Are the rules used to validate certificates in the major browsers documented anywhere?

Summary

* Yes, the rules used to validate certificates in major browsers are documented.

Details

1. Introduction
* Certificate validation is an essential component of secure communication over the internet. It allows users to verify the authenticity and integrity of websites they interact with. Major browsers such as Google Chrome, Mozilla Firefox, Internet Explorer, and Safari implement certificate validation rules to ensure that only trusted certificates are accepted.
2. Browser-specific Certificate Validation Rules
* Each browser has its own set of rules for validating certificates. These rules are documented in various sources. For example:
1. Google Chrome – The Chrome SSL/TLS Configuration Guide provides detailed information on the validation rules used by Chrome. This guide explains how Chrome verifies the certificate’s issuer, validity period, and the revocation status of a certificate. It also includes details on how Chrome handles self-signed certificates, intermediate certificates, and other special cases.
2. Mozilla Firefox – The Mozilla Certificate Policy provides comprehensive information on how Firefox verifies certificates. This policy explains the validation rules for certificate issuers, validity periods, and revocation status. It also includes details on how Firefox handles self-signed certificates, intermediate certificates, and other special cases.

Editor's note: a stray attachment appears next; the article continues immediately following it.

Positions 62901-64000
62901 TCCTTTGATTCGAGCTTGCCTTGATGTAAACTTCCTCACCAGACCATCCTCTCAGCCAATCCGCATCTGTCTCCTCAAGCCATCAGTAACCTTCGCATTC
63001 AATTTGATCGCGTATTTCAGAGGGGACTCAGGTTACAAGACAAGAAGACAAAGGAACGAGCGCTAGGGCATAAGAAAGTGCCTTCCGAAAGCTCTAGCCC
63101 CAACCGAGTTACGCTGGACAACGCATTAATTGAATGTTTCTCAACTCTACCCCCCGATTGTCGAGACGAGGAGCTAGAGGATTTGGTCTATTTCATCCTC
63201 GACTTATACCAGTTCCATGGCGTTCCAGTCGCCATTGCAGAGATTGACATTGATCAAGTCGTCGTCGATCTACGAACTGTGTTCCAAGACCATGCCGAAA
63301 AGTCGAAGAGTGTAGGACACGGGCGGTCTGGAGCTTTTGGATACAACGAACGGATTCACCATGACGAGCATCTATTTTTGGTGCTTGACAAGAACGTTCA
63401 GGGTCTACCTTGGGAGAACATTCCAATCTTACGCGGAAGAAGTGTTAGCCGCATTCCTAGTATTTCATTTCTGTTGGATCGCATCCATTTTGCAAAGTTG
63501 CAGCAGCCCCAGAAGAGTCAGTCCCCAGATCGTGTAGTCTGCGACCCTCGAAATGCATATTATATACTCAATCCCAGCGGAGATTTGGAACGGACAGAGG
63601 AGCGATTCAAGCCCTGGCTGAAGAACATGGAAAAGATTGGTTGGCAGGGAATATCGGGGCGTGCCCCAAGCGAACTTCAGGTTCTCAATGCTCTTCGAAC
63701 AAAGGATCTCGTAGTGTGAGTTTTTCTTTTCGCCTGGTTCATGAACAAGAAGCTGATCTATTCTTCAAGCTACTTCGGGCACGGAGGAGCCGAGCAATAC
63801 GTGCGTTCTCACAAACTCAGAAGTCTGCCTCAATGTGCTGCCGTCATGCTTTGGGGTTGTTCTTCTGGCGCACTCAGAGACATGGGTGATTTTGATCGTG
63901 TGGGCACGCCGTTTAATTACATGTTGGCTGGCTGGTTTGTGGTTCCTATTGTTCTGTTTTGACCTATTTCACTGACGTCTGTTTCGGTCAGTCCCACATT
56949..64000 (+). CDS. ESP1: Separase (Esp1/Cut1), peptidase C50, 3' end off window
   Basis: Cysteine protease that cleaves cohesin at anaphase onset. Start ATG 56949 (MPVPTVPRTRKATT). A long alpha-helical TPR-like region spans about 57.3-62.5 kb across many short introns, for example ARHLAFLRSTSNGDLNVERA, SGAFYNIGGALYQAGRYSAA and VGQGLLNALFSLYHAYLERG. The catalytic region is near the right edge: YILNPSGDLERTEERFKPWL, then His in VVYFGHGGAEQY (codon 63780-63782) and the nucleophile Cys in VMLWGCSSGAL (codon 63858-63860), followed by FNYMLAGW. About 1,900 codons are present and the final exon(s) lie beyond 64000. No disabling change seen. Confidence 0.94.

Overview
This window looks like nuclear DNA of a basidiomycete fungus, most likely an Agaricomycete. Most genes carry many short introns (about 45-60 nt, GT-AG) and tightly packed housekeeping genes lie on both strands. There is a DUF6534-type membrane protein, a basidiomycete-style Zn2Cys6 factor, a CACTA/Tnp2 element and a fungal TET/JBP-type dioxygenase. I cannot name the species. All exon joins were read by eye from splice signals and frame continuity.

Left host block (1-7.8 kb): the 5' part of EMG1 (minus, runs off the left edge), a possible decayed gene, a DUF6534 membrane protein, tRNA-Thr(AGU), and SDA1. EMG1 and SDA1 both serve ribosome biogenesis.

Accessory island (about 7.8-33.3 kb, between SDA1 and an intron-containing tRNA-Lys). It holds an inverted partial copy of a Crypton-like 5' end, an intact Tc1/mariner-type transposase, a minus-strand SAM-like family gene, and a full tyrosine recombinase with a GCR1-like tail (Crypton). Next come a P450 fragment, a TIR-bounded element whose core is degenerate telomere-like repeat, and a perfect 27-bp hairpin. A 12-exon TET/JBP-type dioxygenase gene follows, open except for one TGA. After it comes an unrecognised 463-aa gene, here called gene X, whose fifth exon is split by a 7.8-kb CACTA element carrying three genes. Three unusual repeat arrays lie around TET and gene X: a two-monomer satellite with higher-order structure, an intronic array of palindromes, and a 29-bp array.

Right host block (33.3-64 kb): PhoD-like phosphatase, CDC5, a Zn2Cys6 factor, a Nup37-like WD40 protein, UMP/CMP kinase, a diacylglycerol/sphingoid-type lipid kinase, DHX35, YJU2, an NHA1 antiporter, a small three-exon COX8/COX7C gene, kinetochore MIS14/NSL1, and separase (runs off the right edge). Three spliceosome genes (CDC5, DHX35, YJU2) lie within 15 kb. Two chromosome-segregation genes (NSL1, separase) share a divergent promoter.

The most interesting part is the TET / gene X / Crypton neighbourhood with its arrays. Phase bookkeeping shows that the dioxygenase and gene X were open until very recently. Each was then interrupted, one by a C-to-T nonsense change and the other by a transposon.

3. Internet Explorer – The Microsoft TechNet article “Certificate Trust List (CTL) for Windows” provides detailed information on the validation rules used by Internet Explorer. This article explains how Internet Explorer verifies the certificate’s issuer, validity period, and the revocation status of a certificate. It also includes details on how Internet Explorer handles self-signed certificates, intermediate certificates, and other special cases.
4. Safari – The Apple Support article “Configure SSL and TLS settings in Safari” provides information on the validation rules used by Safari. This guide explains how Safari verifies the certificate’s issuer, validity period, and the revocation status of a certificate. It also includes details on how Safari handles self-signed certificates, intermediate certificates, and other special cases.
3.

Conclusion

* The rules used to validate certificates in major browsers are documented, providing users with transparency and allowing them to understand how their browsers verify the authenticity of websites they interact with. These documentation sources provide detailed information on the validation rules for certificate issuers, validity periods, revocation status, self-signed certificates, intermediate certificates, and other special cases.

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